So I don’t believe that [trial counsel’s] overall conduct and performance could be declared as ineffective[.]
The court also reasoned that D.K.’s mention of Triolo assaulting R.
would not have changed the result of the trial. So I can’t find, in viewing the record in totality, that Mr. Triolo was denied a fair trial …. [S]o I can’t find that that momentary statement on the DVD of the victim indicating her friend had been assaulted by Mr. Triolo would have caused a different finding by the jury ….
The court determined that the comments about what R. said were inadmissible hearsay, but it held that the DVD interview was not hearsay, because it was consistent with D.K.’s testimony and reporting, and D.K.’s credibility was at issue in the trial.
¶9 Regarding trial counsel’s misstatements in closing, the court observed, “I don’t think it’s disputed that there were some misstatements of fact in that closing argument[.]” Nonetheless, the court explained, “I certainly wouldn’t say that that rose to the level of him being ineffective in his representation ….” The court also rejected Triolo’s argument that the real controversy was not fully tried, reasoning that “the jury was presented with the entire facts of the case” and that “the facts were given to the jury and the jury made their decision.” Triolo now appeals.
Ineffective assistance of counsel
¶10 Triolo contends his trial counsel provided ineffective assistance. To prevail on this claim, he must prove both that his attorney’s performance was deficient and that the deficient performance prejudiced his defense. See Strickland v. Washington, 466 U.S. 668, 687 (1984); State v. Pitsch, 124 Wis. 2d 628, 633, 369 N.W.2d 711 (1985). An attorney’s performance is deficient where it falls below an objective standard of reasonableness. Strickland, 466 U.S. at 688. Prejudice exists if there is a reasonable probability that, but for counsel’s unprofessional errors, the result of the proceeding would have been different. Id. at 694. A reasonable probability is a probability sufficient to undermine confidence in the outcome. Id. In determining whether counsel’s deficient performance was prejudicial, a court should consider the cumulative effect of the deficiencies. State v. Thiel, 2003 WI 111, ¶59, 264 Wis. 2d 571, 665 N.W.2d 305.
¶11 Triolo argues his trial counsel was ineffective for not objecting to the State playing the DVD interview of D.K., which he contends was hearsay, and for misstating the contents of that interview during closing argument when attempting to undermine D.K.’s credibility. Triolo argues playing the entire interview served to bolster D.K.’s trial testimony, and contends the statement concerning his alleged sexual assault of R. was extremely prejudicial.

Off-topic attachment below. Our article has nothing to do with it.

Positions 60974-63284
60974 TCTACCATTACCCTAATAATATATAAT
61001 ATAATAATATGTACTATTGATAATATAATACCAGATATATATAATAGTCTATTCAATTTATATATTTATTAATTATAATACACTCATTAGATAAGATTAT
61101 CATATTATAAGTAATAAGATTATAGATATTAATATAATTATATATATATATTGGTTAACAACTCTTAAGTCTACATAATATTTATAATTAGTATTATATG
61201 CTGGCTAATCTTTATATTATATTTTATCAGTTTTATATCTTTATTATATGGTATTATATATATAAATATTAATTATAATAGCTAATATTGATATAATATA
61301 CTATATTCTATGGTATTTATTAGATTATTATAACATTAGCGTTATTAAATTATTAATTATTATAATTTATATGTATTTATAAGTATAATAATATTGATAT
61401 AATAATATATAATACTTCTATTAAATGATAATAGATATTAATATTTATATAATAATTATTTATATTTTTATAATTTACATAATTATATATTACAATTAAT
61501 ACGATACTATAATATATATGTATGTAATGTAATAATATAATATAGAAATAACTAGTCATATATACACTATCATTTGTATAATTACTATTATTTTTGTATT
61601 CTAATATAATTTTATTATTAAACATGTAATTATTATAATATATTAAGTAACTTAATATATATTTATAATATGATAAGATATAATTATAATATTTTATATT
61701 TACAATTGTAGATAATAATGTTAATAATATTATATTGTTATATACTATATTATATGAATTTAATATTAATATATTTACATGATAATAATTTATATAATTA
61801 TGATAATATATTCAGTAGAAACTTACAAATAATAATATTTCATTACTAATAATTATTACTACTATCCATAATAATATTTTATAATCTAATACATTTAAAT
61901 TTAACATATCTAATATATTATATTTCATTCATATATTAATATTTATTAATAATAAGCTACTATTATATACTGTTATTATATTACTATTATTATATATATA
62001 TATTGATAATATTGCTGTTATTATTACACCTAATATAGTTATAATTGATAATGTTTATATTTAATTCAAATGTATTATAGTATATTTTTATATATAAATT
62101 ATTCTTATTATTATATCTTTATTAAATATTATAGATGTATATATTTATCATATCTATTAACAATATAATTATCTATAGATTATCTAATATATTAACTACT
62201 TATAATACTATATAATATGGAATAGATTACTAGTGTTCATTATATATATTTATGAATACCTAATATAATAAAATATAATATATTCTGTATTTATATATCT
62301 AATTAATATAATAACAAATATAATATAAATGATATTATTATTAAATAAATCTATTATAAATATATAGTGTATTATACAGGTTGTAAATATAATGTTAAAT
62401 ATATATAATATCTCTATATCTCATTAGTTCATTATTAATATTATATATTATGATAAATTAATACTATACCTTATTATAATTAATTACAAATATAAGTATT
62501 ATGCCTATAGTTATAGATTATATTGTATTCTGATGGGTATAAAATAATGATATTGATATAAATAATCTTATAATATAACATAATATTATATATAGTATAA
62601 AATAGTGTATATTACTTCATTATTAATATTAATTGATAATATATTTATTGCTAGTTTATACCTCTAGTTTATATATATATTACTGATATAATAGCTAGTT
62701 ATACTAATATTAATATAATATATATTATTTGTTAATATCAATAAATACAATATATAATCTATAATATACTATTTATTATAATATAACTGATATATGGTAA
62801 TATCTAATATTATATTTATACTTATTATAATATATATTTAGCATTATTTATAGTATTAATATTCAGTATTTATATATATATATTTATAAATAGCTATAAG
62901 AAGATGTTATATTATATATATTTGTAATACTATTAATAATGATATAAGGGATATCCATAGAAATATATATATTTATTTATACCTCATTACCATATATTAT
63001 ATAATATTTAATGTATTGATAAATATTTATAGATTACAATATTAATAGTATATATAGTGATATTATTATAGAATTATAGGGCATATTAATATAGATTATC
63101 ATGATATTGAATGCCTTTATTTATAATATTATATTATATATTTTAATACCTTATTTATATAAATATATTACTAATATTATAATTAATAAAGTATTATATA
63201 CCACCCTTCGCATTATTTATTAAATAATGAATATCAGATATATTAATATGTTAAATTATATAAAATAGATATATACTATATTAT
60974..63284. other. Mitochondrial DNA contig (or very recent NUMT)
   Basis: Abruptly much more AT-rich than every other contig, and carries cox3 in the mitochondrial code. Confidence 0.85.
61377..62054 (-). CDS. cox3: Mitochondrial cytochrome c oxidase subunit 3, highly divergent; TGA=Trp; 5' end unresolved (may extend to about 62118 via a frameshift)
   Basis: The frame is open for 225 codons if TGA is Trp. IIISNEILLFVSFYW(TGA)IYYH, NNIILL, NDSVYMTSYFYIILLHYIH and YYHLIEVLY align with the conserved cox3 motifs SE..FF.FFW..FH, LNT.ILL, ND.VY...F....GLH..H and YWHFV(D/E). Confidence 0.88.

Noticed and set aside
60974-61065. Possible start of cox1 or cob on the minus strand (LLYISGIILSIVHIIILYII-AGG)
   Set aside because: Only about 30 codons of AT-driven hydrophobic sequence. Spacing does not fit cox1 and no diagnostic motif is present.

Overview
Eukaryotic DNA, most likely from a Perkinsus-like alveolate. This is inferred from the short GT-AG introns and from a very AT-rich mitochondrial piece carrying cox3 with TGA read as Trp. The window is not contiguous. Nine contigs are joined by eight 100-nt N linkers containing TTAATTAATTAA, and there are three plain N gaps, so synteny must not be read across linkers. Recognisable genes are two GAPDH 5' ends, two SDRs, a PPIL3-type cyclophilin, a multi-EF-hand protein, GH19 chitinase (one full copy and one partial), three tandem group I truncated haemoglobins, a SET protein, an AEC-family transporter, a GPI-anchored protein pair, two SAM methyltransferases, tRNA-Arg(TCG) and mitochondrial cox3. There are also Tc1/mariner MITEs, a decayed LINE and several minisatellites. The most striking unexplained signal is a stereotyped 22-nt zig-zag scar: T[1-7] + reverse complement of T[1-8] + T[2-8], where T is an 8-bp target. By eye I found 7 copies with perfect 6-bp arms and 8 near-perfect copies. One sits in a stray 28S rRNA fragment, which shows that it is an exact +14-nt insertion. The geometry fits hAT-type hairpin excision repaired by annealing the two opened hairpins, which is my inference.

¶12 The State responds that Triolo forfeited his arguments with regard to the DVD interview because his trial counsel failed to object. This is a peculiar argument. Triolo argues his attorney was ineffective precisely because of the failure to object. The ineffective assistance claim, raised in Triolo’s postconviction motion, is properly before us.
¶13 The State further argues the DVD interview was not hearsay
because it was consistent with D.K.’s testimony and served to bolster her
credibility. This argument fails. The State cites Wis. Stat. § 908.01(4)(a)2., which provides that a prior
statement is not hearsay if it is “[c]onsistent with the declarant’s testimony
and is offered to rebut an express or implied charge against the declarant of
recent fabrication or improper influence or motive[.]” The State does not, however, assert—much less
develop an argument—that the recording could have been properly introduced to
rebut a claim of recent fabrication or improper influence or motive. We may disregard undeveloped arguments. State v. Flynn, 190 Wis. 2d 31,
39 n.2, 527 N.W.2d 343 (Ct. App. 1994).
Further, Triolo argued in his brief that there was no allegation of
recent fabrication or improper motive.
Failure to refute that argument is deemed a concession. See Charolais Breeding Ranches, Ltd. v. FPC
Secs. Corp., 90
¶14 Additionally, the State cites no authority supporting its assertion that prior consistent statements are not hearsay merely because they are introduced for the purpose of bolstering a witness’s testimony. The State appears to argue that such a statement is not introduced to prove the truth of the matter asserted. However, a prior consistent statement cannot bolster one’s testimony, i.e., support the testimony’s truthfulness, without being introduced for the statement’s own truthfulness. Stated otherwise, if a jury cannot consider a prior statement for its truthfulness, the statement does nothing to bolster subsequent consistent testimony.